Bowman: How influential is the gay aesthetic to images of male beauty?
Federici: Very influential in advertising. Like Calvin Klein — it’s all about built-up pecks. Women like that, too. Boys running around semi-naked.
Bowman: I’m a man who buys things like suits, but I never respond to a fashion ad if the model is some 22-year-old kid.
Federici: Those fashions are selling to 16-, 17-, 18-year-olds. Those ads are inspirational to them. They want to have those bodies so they can get the girls. I don’t know if I want to continue in advertising and dealing with images where people feel imperfect if they don’t look like this.
Bowman: So what are supermodels really like?
Federici: I started when it was Naomi and Christy. And Cindy Crawford — who moves so beautifully and is so professional. I think Christy [Turlington] is so unaffected and so a generous spirit to everyone. Gisele [Bundchen] is delightful. She’s hysterical. The girls now are so much more down-to-earth. Gisele sort of brought on the supermodels — all the girls in George Michael videos. So it was Linda [Evangelista], Naomi, Christy, Cindy. They camped it up and acted like divas because it was expected. I think Linda said, “I don’t get out of bed for less than $10,000.” I think actresses have become supermodels now. Actresses doing campaigns. Look at Gwyneth Paltrow and Catherine Zeta-Jones. They’re all doing campaigns. People aspire to be actresses more than models.
Bowman: How much of each shot is a collaboration between you and the model? How much is them? How much is you?
Federici: I storyboard everything. I tell them how to stand. Is that what you mean? It’s all set up. None of my fashion work is spontaneous. It’s all contrived. I think fashion is contrived. No one looks like that. You’re selling an image and a product. It’s kind of scary that so many people are going in for cosmetic surgery in the United States. All the botox and surgery and stuff. You have to understand, all these [models and actresses] have been being wearing makeup for hours. The photos are printed and retouched. People are always telling me, “She doesn’t look so good.” Of course “she” doesn’t. No one could. It’s make-believe. It’s all just a big makeup game.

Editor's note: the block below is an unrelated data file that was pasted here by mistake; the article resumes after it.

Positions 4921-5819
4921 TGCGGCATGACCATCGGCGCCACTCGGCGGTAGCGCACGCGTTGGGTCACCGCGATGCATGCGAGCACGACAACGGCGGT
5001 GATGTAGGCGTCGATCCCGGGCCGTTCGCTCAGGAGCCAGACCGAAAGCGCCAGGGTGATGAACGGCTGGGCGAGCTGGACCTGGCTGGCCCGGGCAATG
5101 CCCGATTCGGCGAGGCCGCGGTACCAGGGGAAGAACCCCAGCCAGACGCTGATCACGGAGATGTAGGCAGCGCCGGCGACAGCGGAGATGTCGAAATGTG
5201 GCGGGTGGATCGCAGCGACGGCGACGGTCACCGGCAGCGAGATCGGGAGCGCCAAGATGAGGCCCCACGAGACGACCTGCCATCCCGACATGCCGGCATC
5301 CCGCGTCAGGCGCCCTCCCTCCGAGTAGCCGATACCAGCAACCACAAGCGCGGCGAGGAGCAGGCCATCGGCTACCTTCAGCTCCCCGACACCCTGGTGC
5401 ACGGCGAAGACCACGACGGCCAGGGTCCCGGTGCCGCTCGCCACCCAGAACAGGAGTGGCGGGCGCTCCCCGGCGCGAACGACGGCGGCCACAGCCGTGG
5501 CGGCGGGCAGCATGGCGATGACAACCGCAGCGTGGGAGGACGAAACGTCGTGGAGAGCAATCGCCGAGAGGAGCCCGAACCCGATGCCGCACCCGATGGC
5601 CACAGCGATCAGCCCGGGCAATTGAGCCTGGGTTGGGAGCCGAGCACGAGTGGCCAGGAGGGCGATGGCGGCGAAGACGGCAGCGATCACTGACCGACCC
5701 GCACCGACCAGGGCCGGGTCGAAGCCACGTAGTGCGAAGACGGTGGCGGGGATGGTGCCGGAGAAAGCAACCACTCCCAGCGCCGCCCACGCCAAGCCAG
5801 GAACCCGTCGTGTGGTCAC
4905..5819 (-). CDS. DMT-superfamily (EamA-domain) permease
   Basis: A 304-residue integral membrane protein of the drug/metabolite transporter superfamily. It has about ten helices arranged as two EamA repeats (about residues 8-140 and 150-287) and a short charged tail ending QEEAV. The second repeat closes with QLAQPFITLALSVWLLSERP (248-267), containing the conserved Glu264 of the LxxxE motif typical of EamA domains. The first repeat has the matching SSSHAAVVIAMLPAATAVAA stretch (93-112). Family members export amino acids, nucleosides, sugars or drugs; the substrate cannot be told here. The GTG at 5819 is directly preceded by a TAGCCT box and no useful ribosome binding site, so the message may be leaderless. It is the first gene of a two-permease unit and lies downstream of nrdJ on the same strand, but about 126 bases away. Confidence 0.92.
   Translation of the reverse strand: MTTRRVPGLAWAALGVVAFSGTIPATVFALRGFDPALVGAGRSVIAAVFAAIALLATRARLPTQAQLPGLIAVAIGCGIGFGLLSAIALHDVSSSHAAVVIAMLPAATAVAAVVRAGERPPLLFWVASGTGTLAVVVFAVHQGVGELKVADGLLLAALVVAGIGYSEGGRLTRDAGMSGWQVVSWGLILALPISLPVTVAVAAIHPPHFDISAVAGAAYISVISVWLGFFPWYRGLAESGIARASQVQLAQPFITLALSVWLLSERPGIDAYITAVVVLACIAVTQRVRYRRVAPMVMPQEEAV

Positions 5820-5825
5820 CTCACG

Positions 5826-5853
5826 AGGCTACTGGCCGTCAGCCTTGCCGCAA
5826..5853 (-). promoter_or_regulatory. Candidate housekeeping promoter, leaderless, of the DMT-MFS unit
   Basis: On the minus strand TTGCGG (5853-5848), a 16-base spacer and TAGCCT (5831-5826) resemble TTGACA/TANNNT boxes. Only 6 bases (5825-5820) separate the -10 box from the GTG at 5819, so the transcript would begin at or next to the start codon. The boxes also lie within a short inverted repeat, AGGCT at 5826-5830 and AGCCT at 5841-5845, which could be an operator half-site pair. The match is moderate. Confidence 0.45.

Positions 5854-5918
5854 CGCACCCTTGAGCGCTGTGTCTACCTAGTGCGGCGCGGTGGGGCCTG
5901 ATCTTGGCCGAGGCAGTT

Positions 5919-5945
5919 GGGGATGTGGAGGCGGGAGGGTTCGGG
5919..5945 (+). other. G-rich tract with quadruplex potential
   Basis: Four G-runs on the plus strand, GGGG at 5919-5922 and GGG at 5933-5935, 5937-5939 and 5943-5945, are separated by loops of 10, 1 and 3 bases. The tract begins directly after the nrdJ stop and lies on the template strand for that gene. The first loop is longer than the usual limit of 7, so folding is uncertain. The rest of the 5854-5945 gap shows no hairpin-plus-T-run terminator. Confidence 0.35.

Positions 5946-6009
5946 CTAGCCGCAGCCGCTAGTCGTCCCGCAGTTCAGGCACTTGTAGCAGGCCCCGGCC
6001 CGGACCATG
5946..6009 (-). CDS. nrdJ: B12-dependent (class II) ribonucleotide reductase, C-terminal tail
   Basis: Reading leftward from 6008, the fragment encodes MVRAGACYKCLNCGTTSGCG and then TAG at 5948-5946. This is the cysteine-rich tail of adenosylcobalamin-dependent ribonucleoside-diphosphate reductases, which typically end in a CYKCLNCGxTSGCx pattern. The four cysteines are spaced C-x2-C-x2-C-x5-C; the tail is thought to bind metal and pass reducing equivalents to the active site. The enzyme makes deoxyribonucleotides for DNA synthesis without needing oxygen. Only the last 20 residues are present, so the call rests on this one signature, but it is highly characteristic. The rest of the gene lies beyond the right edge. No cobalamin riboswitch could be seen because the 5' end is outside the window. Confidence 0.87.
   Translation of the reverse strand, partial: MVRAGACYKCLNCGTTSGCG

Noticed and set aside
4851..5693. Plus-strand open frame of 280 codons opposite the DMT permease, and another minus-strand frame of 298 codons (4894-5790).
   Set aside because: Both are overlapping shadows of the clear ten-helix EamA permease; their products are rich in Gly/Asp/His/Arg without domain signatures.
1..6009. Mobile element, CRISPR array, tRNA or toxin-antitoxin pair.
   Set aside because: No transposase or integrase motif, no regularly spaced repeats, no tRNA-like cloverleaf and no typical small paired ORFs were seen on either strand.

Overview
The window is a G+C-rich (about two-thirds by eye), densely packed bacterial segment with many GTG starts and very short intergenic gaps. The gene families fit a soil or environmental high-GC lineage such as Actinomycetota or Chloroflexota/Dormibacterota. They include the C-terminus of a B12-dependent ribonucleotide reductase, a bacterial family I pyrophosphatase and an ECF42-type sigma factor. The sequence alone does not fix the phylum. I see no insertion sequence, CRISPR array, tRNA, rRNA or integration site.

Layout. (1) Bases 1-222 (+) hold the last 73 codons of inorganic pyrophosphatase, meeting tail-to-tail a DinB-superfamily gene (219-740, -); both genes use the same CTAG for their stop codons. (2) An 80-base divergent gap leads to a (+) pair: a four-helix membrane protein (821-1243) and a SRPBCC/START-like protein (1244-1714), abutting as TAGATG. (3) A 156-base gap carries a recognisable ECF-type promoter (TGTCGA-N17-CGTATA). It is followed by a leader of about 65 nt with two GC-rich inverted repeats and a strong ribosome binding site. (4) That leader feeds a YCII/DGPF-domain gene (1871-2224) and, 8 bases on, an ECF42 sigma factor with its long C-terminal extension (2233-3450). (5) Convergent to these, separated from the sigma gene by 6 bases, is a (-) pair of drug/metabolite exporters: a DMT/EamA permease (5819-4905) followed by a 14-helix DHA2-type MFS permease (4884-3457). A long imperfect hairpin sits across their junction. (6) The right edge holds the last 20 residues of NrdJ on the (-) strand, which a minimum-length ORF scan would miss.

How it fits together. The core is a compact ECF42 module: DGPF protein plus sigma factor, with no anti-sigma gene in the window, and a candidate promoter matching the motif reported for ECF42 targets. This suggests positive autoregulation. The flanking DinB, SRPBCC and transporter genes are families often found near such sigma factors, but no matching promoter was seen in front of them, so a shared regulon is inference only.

Bowman: The professional life span of most actresses is so short.
Federici: I love a lot of Joan Crawford films, and Bette Davis. They took it upon themselves to play young girls. And then bitchy wives. Hollywood dictates that you have to be beautiful and you have to be young. But so many producers are women. I’m amazed that there aren’t more interesting roles. [Pause.] I love [the photos of Richard] Avdeon. He is a genius. Even when he did a portrait, he caught something vulnerable about people. I try to create this fantasy world. I love those old Hollywood movies. When I was 5 years old I had scarlet fever and I used to watch all those old Ginger Rodgers/Fred Astaire movies. That’s what got me hooked in this world where everything is glamorous and beautiful. It’s happy. No one looks like that.
Bowman: It’s almost like the Elizabethan era when men and women went around wearing theatrical makeup.
Federici: Understand in that era they didn’t wash that much, so they had to wear all that perfume to cover their stench. And the wigs — they had lice in their hair.
Bowman: Now breast surgery is this era’s theatrical gesture.
Federici: In Brazil, they have reductions. In Brazil it’s small breasts and big bottoms.
Bowman: You haven’t been surgically …?
Federici: No. I’ve always been big hips and big boobs. I eat. I’m not skinny. I like a little belly on a woman. Once you get older you can look a little gaunt. [Pause.] But models and actress have to protect themselves. Actresses have to stay so slim to get the roles. It is an industry of beautiful people. Models are their bodies. It’s their career. I’m a photographer and have to take care of my eyes.
Bowman: Have you done many nudes?